So one of the top film producers assembles a great cast, a great creative team, top score and spends oodles of money on the set and staging and, still, the show goes out with the first act, allegedly & seemingly, in tatters lacking focus and cohesion – basic drama school, first-year stuff surely.

    They may have the money and the muscle but do major league Hollywood producers really have the sympatico, ability to listen, and all the answers – or any of them – when it comes to understanding what makes a great Broadway and/or West End show and how truly collaborative it needs to be to be a hit, a success even.

    How many experienced theater people, one wonders, were not listened to before the curtain went up on the previews at The Curve in Leicester.

    It’s all very well bringing in the big money and using that to seize control but it’s important to know what to do with it when you’ve got it otherwise the learning curve can be expensive and embarrassing.

  • Derek says:

    This is the blog post I was waiting to see. From my own experience in the film industry, I would say that
    YOU, Ken, would make a brilliant film producer. Your approach is exactly what is needed to make successful feature films, no doubt about it.

    But for anyone wanting to learn the nuts and bolts of film producing do yourselves a favor and sign up for Stacey Park’s free newsletter at her site www Film Specific(dot)com for a stunning education in independent movie making.

  • Bob Degus says:

    Ken, I’m a Los Angeles based Film Producer and Director, and I’ve followed your Blog for some time now. I am grateful you take the time to do it.

    Your question about why Broadway producers don’t attempt to make independent movies, got me to thinking, and may be answered in why a few of us in the movie business long to work in theater.

    I think the appeal that “the theatre” holds for us “in movies”, is theatre’s honesty. It’s easier to cheat in movies. There’s take 3, 4 and 10, and then we build a story and performance out of the best pieces.

    Theater you can’t do that.

    Secondly is the theatre community. This is so striking to me and it is a fundamental difference between film and theatre. I think people do theatre for the love of it, and the reasons are different in movies. For instance, I was stunned to learn of the Broadway tradition where the existing running shows all welcome the newly opening show with a cards signed from the existing cast and crew. There is nothing like that in movies. Nothing.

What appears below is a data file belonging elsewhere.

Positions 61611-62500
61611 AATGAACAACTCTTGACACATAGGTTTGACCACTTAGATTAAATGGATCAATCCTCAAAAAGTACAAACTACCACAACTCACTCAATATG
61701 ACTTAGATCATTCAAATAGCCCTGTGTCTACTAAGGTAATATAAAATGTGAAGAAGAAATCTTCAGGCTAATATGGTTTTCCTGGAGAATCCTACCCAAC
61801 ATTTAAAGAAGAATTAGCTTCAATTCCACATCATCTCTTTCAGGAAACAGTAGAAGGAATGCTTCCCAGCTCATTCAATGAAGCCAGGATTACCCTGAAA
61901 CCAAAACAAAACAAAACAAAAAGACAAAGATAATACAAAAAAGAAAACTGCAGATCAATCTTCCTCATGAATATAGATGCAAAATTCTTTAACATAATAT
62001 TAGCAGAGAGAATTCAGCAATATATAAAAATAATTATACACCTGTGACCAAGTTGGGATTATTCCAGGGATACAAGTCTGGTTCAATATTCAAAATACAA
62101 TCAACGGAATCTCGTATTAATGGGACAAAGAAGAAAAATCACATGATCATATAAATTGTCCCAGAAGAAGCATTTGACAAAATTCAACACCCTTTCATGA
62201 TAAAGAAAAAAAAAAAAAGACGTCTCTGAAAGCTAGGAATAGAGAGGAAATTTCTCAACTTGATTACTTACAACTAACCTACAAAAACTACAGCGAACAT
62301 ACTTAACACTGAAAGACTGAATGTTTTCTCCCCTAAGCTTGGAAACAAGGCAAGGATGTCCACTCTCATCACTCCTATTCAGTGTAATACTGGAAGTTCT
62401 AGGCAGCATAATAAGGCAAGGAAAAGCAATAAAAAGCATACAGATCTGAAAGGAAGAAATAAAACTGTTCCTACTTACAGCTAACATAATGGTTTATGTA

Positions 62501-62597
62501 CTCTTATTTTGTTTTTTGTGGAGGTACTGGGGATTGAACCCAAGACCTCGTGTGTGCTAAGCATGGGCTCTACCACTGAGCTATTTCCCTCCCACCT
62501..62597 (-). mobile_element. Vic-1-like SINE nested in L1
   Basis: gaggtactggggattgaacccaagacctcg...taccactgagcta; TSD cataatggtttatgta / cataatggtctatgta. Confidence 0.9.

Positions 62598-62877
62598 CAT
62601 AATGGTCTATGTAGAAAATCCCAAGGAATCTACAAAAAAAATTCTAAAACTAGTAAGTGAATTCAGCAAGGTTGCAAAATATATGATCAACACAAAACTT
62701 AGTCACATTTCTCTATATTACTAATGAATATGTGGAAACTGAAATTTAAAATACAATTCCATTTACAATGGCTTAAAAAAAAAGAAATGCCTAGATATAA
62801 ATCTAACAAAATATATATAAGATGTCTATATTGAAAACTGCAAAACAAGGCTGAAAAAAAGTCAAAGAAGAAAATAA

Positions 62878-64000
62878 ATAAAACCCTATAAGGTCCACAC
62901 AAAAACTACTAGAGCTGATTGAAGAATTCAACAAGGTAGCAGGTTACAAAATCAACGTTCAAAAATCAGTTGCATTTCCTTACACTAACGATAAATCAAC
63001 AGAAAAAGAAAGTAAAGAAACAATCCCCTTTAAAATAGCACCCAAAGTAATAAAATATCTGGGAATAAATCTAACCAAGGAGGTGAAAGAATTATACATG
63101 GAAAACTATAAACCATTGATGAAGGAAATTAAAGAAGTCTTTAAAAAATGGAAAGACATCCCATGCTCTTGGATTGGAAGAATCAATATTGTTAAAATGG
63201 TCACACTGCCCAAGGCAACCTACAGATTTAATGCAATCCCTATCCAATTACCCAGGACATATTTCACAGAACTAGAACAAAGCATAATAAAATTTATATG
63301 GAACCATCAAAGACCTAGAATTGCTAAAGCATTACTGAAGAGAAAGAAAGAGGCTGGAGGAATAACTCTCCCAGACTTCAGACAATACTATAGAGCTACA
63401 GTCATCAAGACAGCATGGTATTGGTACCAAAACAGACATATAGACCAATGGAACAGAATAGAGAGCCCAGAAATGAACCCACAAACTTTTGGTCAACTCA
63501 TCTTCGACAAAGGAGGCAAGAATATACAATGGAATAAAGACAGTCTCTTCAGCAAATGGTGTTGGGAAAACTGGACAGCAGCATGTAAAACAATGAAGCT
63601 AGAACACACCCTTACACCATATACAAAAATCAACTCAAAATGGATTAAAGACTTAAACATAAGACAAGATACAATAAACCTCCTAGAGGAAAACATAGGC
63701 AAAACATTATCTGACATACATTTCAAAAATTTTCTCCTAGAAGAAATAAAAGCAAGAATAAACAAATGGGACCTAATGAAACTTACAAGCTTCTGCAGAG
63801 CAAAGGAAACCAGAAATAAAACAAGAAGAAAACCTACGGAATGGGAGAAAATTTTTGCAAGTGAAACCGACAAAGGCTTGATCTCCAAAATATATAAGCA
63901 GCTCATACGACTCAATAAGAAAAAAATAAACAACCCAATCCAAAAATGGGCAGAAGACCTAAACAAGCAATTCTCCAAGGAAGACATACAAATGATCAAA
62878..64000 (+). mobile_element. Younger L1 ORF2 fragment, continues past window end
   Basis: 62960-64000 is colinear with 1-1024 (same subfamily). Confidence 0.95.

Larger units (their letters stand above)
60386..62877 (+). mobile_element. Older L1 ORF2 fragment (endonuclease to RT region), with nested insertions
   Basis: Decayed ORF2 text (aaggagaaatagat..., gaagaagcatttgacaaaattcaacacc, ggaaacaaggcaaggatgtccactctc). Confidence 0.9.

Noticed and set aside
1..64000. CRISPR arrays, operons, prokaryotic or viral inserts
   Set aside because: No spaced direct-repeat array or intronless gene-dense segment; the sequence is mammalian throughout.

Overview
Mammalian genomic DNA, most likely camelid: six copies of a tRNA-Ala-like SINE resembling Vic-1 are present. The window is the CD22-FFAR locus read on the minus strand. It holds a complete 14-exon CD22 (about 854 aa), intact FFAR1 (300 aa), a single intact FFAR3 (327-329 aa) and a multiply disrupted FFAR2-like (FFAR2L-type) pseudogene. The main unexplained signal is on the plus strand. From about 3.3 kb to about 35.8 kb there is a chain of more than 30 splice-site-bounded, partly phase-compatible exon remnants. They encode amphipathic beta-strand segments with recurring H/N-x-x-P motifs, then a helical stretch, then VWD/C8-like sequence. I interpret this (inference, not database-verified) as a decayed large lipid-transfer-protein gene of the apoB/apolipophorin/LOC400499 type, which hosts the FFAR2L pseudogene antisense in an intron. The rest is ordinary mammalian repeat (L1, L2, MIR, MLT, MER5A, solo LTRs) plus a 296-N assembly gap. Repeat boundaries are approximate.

Movie are a far more selfish business. Swimming with the sharks – as they say.

    Look at Jordan Roth’s brilliant acceptance speech for Clybourne Park. And compare that to the Oscar speeches. In fact, look at most of the Tony speeches, in comparison to the Oscar speeches. The Tony speeches have heart. It’s rare that Oscar speeches do. What does that say?

    Theatre is about something larger than one self, movies are more about, at most, the individual film or the individual career. There is not a respect or reverence for the art of moviemaking in the way there is for theatre. Face it, when you perform in a Broadway show, on Broadway, you are performing in a building that Broadway legend A, B, C and D performed in.

    It’s different in movies. Few here care that this was the stage where Chaplin, or DW Griffith made his movies, and fewer still, even know who DW Griffith is.

    I regularly serve on the Oscar Foreign Language Film, Short Live Action, and Short Animated nominating committees. And while I am very proud of the care and integrity those of us on theses committees diligently put into our nominating selections, it is NOT a community in the theatre sense. We do NOT meet the artists who made those films, and probably never will. Thus, we know their films but we do not know the people.

    So the human connection that is fundamental and essential to theatre existing does not exist in the same way in filmmaking.

    Finally, in theatre, it is about the playwright. In film, who can even name the screenwriters? And only in the past decade are screenwriters even contractually guaranteed the right to visit the set. Imagine the playwright not being allowed in theatre rehearsals! Even more to the point, in Theatre is it ultimately about the actors and the art and craft of acting. They carry the show night after night. In film, we all know what Mr. Hitchcock said about actors and cattle.

    Thus, since Broadway producers, by definition, must be very adept at the hard job of raising money, I suspect if you actually DO raise the money, what would you rather do? Theater? Or film?

    I think you are right. You will do what you love. Theatre.

  • Dear Ken,
    I appreciate your raising the issue of independent filmmakers. As the producer of an indie feature, “A Wake-up Call,” I’m hoping to incorporate some of your community-minded financing ideas. I’ve written a blog about why I believe there are so few women film producers. Hope you enjoy it.